When many people think about domestic violence, they consider it something that happens behind closed doors at home. But more and more often, domestic violence is impacting the workplace—endangering both the targeted worker and her co-workers. And far too often, the results are tragic. Just look at the results of a recent US study.
US Domestic Violence Study
The study by researchers from the National Institute for Occupational Safety and Health (NIOSH) and the Injury Control Research Center at West Virginia University (WVU-ICRC) found that “intimate partner” violence resulted in 142 homicides among women at work in the US from 2003 to 2008, which represents 22% of the 648 workplace homicides among women during the period.
The paper, “Workplace homicides among U.S. women: the role of intimate partner violence,” which was published in the April 2012 issue of Annals of Epidemiology, notes the risk factors associated with workplace-related intimate partner homicides include occupation, time of day and location.
Although women in protective service occupations had the highest overall homicide rate, those in healthcare, production and office/administration had the highest proportion of homicides related to intimate partner violence. And over half of the homicides committed by intimate partners occurred in parking lots and public buildings.
The study also found that more US women died on the job as the result of domestic violence than at the hands of a client—such as a student, patient or prisoner—or of a current or former co-worker.
Domestic Violence & OHS Law
So far only two Canadian jurisdictions have taken a firm stand on domestic violence and workplace safety: BC and Ontario.
Ontario added a domestic violence provision to the OHS Act in its new workplace violence and harassment requirements in direct response to the 2005 murder of Lori Dupont, a nurse, by her ex-boyfriend, a doctor at the Ontario hospital where she worked.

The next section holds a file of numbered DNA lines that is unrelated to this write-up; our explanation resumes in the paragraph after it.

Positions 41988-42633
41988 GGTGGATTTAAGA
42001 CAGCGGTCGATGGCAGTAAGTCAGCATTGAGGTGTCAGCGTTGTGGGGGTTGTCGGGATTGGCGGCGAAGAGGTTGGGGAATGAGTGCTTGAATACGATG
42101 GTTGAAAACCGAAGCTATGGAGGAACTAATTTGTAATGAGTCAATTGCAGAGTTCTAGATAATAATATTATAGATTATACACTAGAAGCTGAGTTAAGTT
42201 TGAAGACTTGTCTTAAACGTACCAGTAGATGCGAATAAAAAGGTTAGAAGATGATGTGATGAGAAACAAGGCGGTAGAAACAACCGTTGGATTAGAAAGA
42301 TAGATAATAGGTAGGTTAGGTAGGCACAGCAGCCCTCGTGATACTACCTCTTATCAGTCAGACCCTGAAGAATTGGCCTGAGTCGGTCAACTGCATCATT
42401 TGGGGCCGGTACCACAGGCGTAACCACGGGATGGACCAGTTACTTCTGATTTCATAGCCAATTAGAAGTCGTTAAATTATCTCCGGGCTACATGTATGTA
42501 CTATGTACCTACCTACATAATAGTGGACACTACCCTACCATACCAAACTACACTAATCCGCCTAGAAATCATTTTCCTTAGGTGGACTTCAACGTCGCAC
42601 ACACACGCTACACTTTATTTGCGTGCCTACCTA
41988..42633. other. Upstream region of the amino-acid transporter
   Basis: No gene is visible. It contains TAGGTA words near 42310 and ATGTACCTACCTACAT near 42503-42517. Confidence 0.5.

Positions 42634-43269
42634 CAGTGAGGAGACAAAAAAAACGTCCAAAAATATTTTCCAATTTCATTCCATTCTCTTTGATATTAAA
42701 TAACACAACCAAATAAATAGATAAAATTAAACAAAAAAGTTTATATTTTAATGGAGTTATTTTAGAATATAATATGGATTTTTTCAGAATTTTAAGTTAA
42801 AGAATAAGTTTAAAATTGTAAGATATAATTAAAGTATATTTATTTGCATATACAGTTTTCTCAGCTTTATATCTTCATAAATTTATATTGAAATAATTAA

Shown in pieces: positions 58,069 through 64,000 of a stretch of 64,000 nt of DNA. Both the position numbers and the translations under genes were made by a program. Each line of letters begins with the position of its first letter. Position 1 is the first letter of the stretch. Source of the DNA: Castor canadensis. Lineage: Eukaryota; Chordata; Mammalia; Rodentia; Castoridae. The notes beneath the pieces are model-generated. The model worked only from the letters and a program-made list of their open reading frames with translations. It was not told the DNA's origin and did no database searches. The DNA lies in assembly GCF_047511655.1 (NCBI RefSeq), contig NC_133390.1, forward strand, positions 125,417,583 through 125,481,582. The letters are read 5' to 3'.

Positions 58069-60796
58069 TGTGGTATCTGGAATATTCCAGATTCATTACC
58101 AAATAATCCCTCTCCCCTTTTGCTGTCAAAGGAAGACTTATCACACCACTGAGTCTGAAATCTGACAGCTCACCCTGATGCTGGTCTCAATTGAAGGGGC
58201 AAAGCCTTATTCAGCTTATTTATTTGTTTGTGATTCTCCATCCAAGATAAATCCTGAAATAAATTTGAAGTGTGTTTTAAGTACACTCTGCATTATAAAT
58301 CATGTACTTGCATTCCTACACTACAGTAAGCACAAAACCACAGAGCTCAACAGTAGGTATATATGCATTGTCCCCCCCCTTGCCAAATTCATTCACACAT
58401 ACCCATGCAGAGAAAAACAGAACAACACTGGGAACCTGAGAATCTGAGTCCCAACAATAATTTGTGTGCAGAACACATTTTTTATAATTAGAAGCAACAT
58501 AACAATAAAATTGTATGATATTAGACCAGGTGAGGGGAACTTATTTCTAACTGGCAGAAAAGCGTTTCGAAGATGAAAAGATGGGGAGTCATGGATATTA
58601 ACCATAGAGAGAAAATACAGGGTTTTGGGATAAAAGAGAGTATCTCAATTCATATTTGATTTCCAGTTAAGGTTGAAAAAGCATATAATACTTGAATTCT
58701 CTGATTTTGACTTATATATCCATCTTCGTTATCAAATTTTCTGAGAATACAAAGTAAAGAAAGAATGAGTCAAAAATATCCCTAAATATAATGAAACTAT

Under the new regulation, employers in Ontario must take reasonable precautions to protect workers if they become aware, or should reasonably be aware, that domestic violence that would likely expose a worker to physical injury may occur in the workplace. These requirements have been in effect since June 2011.
In March, WorkSafeBC released the Domestic Violence in the Workplace Tool Kit, which provides:
- Advice on how to recognize the signs that workers may be affected by domestic violence
- Information about employers’ legal obligations
- Strategies to help avoid situations where domestic violence could affect the safety of workers and the workplace.
OHS Insider Resources
Safety professionals are clearly concerned about domestic violence’s impact on the workplace. For example, in a recent OHS Insider poll on the kinds of violence you’re most worried about in your workplace, 29% said you were concerned about domestic violence that spills over into the workplace.
To help you address domestic violence in your workplace, the OHS Insider has several resources, including:
- A recorded webinar on domestic violence in the workplace
- A model workplace domestic violence policy
- A safety talk on speaking to a co-worker about domestic violence.